and help us to be patient with their questions, their criticisms and their advice.

Guide us in caring for our children
and creating new households full of Your love
so that we might deal with them daily with wisdom, gentleness and affection.

Sustainer of all,
hold our past with compassion,
our present with Your tender mercy,
and our dreams with the fullness of new life in You.

Amen

Motho ke motho … alive in community

Words to live by …

… learned at a young age through the life-lifting devotions penned by Herbert Brokering and Scott. C. Noon in my belonging in various forms of youth ministry …

A tree can only live
in an environment.
A word can only live
in a context.
A baby will only live
in an embrace.
A thought will only live
if received.
A human can only live
in a family.
A noun can only live
with a predicate.
I can only live
in community.

… lived in the gift of multicultural worship and the learning of an unfamiliar tongue …

Motho ke motho ka batho ba bangwe –
loosely translated as “a person is a person because of other people.”

… longed for in the wide open spaces of a new(ish) land …

“We throw open our doors to God and discover at the same moment that he has already thrown open his door to us. We find ourselves standing where we always hoped we might stand—out in the wide open spaces of God’s grace and glory, standing tall and shouting our praise.”

Romans 5:2 (The Message)

Connected

That God gives us community as a means of a grace, as the context in which we work out our faith, is, at times, a wondrous gift; at others, a bizarre and even cruel joke.

Community, in its messiness, its transience, its unreliability, its apathy, and its cliques, can sometimes be the least likely place for us to be open to the loving, moving presence of God.

And yet, our knowledge and experience of grace and faith are as intimately connected to community as we, in Christ, are connected to one another.

For just as each of us has one body with many members, and these members do not all have the same function, so in Christ we, though many, form one body, and each member belongs to all others.  Romans 12:4-5 (NIV)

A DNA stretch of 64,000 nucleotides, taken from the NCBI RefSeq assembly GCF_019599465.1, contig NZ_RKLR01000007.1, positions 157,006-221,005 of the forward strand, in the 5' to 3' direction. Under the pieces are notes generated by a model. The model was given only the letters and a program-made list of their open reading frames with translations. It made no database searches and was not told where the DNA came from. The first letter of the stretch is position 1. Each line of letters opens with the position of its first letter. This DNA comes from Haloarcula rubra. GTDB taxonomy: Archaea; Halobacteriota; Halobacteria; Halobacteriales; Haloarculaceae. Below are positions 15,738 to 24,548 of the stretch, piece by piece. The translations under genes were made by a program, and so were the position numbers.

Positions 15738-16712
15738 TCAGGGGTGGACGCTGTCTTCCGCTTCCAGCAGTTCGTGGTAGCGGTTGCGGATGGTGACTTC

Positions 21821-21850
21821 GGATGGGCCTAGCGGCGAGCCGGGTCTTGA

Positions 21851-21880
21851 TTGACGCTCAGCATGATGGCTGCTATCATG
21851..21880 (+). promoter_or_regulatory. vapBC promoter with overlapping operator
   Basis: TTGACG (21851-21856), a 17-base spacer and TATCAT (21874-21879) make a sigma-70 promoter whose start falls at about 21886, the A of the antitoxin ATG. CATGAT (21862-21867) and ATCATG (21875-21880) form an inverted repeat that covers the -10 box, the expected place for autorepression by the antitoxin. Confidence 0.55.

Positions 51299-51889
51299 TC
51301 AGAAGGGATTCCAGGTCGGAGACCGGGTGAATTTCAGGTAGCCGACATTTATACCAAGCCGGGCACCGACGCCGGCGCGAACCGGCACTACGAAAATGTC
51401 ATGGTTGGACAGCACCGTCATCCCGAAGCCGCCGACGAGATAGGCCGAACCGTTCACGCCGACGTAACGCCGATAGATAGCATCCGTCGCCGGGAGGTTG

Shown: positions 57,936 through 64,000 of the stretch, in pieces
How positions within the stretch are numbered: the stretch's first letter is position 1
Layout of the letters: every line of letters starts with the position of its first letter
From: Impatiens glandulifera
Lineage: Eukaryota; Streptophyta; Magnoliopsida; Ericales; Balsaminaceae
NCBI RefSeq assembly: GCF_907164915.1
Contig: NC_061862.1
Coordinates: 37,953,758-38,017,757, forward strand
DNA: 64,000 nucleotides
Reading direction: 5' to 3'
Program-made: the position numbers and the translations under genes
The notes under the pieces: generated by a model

O Creator of all things,
Weaver of the subtle connections that bind each one to another,
Maker of past, present and future,
Giver of dreams:

Help me to see the grand design.
Open my eyes to the ties that bind –
me to another,
another to You,
You to me.

And in these connections,
let me discern 
the beat of Your heart,
the call of Your voice,
the movement of Your Spirit
across endless galaxies
and throughout the very fabric of time.

In these connections,
help me to see that I am never alone
and give me a glimpse of the powerful mystery
of One God, yet three Persons,
who are united completely
in love, in purpose, in power.

In these connections,
may I be found and refined,
for the ties that bind me to brother and sister
are the ties that bring me meaning and growth.

Lord, open my eyes to the connections
and help me to see myself reflected
in the eyes of the other looking back at me.
Help me to be open to their care and to their concerns,
to their honesty and to their mystery,
to their giftings and to their need for grace,
to their life stories and to their love.

Help me to be a part of Your body.

Choose Life

One of the driving forces of human nature is competition. I simply have to watch my children squabbling over their test scores without any regard for their differences in grade or ability to see what an early age we start ingraining the need to outdo one another into our thoughts and motivations. Our language has even developed in such a way as to enable our comparisons: it’s not simply good enough to be wealthy but one can be wealthier than another and, if truly blessed, the wealthiest of us all.

Smart, smarter, smartest;
successful, more successful, most successful,
pretty, prettier, prettiest … these are the patterns that govern not only our speech, but our lives.

No wonder life is, for many of us, an unfulfilling, exhausting experience. No wonder the abundance and prosperity God promises us seems to be like a distant dream instead of a present experience. No wonder heaven becomes the goal that we set our eyes on longingly in an effort to escape the daily grind.

Our Scriptures (Deuteronomy 30:15-20, Psalm 119:1-8, 1 Corinthians 3:1-9, Matthew 5:21-37) this week invite us to examine the standards by which we are evaluating ourselves and others. What are the things that bring you joy and a deep sense of satisfaction? What are the gifts on offer to you in the relationships that you have? What are the gifts that you have to offer? What are the sins – the ingrained habits, the negative thoughts, the possessive desires – that hold you back and drain you? What are the judgements and grudges and expectations that limit your potential to give and receive love? How do you define happiness, success, prosperity, promise and have these definitions hurt or helped you?

God longs for us to know the fullness of life. We know that. Do we, however, long for the kind of life God promises – a life of community and harmony, of servanthood and sound morals? Or are we looking for the life in which we are the winner of every competition?